London street style varies greatly.  You never know when you are going to see someone who is smartly dressed in a suit or an older woman with hot pink hair.  London style is all over the place, and during fashion week, is the city where trend spotters can recognize the next big trend before it goes global.  Not everything you see people wearing is going to become wildly popular.  Londoners where what they believe looks good, and for some it is rebellious, while for others it is just plain unusual.  One time I saw an older man wearing boxers, no shirt, socks with sandals, and a hat that said “swag” casually walking around in the financial district.  Street style here is unpredictable, exciting, and in my opinion, much better than in Paris. 

Getting Around in London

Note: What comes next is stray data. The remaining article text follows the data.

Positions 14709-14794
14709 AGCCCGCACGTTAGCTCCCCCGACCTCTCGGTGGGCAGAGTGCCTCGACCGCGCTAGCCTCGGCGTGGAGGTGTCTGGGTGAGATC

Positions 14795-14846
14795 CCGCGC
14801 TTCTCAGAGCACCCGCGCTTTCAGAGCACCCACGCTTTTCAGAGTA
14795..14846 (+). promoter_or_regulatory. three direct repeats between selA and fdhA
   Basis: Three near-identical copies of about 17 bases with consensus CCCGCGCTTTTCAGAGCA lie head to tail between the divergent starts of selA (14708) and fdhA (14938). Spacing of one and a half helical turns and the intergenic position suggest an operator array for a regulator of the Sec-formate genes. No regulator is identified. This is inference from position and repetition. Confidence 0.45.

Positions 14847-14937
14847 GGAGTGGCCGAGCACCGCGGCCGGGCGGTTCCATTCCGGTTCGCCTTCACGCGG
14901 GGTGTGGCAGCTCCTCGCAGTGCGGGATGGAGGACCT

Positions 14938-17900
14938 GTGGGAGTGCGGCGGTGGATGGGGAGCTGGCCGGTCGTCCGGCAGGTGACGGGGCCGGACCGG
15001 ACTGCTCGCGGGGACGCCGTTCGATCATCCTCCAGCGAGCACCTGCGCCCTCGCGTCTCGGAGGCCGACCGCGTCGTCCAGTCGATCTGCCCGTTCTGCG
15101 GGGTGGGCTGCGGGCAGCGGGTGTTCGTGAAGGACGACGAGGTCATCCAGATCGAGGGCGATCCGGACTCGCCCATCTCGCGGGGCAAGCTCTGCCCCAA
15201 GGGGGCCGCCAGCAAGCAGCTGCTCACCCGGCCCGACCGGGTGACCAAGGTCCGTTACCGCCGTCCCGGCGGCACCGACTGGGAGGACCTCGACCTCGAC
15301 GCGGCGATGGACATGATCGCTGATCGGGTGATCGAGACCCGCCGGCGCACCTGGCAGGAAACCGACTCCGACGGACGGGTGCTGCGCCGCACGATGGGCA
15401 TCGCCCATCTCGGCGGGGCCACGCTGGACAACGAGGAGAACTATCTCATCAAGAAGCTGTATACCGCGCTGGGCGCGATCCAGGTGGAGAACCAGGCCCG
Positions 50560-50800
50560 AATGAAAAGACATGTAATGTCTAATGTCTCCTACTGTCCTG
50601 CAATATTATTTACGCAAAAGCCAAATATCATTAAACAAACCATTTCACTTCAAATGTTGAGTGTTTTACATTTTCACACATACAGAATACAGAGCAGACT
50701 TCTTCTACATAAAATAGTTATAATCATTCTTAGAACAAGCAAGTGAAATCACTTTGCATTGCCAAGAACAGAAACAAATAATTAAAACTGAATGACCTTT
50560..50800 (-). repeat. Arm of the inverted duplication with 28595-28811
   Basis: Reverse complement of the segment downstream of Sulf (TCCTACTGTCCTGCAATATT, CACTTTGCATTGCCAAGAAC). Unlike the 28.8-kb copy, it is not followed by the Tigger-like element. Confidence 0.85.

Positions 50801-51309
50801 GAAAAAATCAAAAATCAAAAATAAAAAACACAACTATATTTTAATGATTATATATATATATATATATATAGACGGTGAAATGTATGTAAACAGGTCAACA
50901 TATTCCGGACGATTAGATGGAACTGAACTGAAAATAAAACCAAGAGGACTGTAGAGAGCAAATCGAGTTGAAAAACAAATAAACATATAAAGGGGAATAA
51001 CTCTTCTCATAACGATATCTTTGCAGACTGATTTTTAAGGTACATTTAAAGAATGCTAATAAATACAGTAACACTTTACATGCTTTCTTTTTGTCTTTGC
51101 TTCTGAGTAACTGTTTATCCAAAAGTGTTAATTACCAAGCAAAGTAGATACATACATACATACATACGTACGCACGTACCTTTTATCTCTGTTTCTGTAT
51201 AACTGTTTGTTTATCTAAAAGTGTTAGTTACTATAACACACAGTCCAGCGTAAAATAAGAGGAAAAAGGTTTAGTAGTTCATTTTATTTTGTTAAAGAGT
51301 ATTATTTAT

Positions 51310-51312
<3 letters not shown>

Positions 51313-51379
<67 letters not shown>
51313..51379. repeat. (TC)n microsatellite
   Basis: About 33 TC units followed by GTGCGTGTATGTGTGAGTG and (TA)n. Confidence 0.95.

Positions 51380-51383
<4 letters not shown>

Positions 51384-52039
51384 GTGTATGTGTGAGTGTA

London is a very easy city to get around it.  Although it is vast, it is pretty simple to navigate once you get the hang of it.  There are a few ways you reach your destination, and walking will always be my favorite.  There is nothing like walking among Londoners and finding your way through the winding streets to really get to know both the layout of the city and the people around you.  I have noticed that when you are walking on a sidewalk, there is no designated side to walk on.  When I go somewhere by foot in Philadelphia, everyone tends to walk on the right side of the sidewalk, following the same pattern that cars do.  Here in London, that is not the case.  Everyone takes whichever path they please, and I have walked straight into other people as a result.  Another issue with travelling by foot in London is the amount of time it takes to get somewhere.  If I decide to walk to class one day, I have to leave an extra hour early to make sure I get there on time.